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The Ray Flaw


Rays is the term used in reference to the lines which emanate from the center of two top corner designs which appear on the Penny Black.  These designs are also referred to as  stars.  In describing which location is under discussion, the two top star corners may be referred to as the north-west and north-east stars.  Figure 1 shows the normal star corners without any specific type of ray flaw.

 


North-west Star                                                North-east Star
Figure 1.

The "rays" are the lines which emanate from the center of the "stars" similar to wheel spokes
 
 
 


Figure 2.
The North-west star viewed as a "clock face"



 
 
 

These rays can be compared to the units of measurement on a clock face as in figure 2. Some Penny Blacks can be readily identified by the structure of the stars and their rays.  These ray flaws can be broken down into two major groups:  The North -west Rays and The North-east Rays shown below in figures 3 and 4:

 

The North-west Ray Flaws



 
 


10 O'clock Ray Flaw
Plates 1a and 1b

7 O'clock Ray Flaw
Plate 1b

5 O'clock Ray Flaw
Plate 1b

Figure 3.
 
 

The North-east Ray Flaws



 
 


White Ray Stage I
Plates 8, 9, 10

White Raw Stage II
Plates 8, 9, 10

7 O'clock Ray Flaw

Figure 4.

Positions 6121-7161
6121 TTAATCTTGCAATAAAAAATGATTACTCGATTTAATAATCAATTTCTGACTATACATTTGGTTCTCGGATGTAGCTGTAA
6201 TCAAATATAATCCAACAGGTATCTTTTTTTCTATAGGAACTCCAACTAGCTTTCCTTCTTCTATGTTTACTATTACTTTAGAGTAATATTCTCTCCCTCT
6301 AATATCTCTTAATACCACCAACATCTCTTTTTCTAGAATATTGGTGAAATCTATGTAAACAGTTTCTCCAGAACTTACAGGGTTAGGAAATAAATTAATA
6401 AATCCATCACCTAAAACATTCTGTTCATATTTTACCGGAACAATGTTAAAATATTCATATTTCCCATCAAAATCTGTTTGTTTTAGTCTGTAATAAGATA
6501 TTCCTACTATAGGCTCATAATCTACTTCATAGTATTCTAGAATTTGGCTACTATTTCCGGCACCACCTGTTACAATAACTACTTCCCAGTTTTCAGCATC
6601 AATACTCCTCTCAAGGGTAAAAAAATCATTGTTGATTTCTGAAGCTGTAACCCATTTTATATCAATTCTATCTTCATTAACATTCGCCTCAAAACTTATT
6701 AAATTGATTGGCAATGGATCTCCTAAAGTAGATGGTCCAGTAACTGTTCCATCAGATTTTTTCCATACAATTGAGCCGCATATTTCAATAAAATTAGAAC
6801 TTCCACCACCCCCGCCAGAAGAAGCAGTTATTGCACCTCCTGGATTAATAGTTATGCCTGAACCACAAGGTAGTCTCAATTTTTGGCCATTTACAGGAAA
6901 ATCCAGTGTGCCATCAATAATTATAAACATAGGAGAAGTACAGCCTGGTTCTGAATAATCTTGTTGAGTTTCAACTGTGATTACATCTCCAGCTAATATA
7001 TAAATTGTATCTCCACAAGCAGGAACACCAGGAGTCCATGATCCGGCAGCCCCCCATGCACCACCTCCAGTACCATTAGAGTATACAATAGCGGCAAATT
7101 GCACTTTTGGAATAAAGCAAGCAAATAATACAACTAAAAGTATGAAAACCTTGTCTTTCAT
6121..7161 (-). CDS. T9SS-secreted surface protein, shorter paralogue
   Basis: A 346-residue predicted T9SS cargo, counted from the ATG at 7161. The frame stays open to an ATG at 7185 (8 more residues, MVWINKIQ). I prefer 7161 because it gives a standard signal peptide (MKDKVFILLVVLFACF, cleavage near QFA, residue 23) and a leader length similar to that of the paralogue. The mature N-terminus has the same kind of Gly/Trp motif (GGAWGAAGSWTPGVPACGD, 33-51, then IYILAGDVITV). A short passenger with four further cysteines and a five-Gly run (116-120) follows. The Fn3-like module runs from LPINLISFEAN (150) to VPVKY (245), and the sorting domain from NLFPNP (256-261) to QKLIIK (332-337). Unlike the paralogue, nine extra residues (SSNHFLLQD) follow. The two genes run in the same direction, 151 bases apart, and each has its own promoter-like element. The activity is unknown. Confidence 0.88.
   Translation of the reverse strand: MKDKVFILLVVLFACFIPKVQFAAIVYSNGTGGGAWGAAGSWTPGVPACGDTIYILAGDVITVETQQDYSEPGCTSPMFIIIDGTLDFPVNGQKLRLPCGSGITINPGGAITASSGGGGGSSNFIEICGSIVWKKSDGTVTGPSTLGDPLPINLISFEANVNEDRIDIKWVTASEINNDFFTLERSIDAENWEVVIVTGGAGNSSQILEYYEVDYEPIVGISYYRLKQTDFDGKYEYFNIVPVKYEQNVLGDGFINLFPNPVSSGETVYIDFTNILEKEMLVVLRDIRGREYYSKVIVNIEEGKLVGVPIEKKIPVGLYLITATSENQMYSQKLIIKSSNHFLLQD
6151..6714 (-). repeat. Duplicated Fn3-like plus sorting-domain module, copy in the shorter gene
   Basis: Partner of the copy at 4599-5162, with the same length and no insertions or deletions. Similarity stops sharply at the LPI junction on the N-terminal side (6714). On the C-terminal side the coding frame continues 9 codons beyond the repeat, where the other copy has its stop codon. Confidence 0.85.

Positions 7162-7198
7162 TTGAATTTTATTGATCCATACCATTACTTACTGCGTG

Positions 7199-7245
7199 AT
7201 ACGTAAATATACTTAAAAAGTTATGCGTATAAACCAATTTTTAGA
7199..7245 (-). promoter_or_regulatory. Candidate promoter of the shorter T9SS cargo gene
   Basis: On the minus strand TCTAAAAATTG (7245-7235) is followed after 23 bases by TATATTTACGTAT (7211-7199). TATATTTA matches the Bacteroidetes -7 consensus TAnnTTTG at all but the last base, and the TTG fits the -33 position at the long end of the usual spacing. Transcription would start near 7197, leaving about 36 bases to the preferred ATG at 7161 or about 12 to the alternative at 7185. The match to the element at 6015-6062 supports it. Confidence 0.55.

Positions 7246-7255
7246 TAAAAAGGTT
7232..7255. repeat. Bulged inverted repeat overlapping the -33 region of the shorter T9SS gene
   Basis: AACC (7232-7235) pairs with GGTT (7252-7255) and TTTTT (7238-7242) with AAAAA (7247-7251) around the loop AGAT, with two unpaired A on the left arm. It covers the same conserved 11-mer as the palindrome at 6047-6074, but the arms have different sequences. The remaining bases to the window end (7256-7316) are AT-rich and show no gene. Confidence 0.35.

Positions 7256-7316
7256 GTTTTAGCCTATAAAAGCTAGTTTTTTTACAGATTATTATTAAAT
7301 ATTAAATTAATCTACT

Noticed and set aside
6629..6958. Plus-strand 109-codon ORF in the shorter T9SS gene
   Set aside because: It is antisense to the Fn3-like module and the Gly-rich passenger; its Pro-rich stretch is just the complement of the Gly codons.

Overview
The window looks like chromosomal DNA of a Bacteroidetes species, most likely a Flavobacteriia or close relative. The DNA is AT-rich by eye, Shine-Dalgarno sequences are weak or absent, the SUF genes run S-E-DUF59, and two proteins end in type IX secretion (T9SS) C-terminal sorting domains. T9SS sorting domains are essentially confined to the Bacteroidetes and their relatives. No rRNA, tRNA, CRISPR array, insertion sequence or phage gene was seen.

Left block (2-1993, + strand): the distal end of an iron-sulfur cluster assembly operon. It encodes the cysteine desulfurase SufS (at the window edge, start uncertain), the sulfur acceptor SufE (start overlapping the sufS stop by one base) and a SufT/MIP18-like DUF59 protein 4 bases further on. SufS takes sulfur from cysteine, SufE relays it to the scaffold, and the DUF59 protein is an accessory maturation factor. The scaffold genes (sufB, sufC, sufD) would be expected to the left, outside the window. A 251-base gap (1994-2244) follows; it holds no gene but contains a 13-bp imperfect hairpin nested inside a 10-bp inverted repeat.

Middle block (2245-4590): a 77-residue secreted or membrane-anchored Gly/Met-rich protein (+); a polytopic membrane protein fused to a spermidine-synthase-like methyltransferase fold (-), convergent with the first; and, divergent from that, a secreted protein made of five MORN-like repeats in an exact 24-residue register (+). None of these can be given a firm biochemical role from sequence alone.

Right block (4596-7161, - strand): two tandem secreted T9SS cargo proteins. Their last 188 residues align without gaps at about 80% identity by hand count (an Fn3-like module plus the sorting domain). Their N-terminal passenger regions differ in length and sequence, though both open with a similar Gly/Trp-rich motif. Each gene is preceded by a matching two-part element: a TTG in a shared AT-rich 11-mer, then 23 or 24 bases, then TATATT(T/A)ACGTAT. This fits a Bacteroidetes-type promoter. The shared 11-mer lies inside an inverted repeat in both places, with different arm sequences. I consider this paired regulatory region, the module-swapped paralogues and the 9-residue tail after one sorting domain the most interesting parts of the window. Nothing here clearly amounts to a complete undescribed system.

These flaws appeared on the plates during the process when the Transfer Roller applied the impressions on the plates.  The Die impression on the roller was apparently weak, and as the roller applied the impression onto the plate the design eroded and the flaw was repeated on many or all of the plates positions.  In some cases, as in the case of the "White Ray Flaw," the design deteriorated further as it was applied to the plates, growing larger and producing stages I and II.  This is not an entirely fool proof means for determining the Plate the stamps originate from as sometimes the flaw may appear to be present due to under inking or other causes.  This can be remedied by the fact that there are other characteristics often appearing on the stamps to help confirm the identification of the stamp.  However, these flaws are very helpful and often succeed in helping the Plater arrive at the appropriate conclusion.  These flaws, taken in conjunction with other characteristics such as guide lines or double letters, etc. allow one to be certain of proper identification.
 
 


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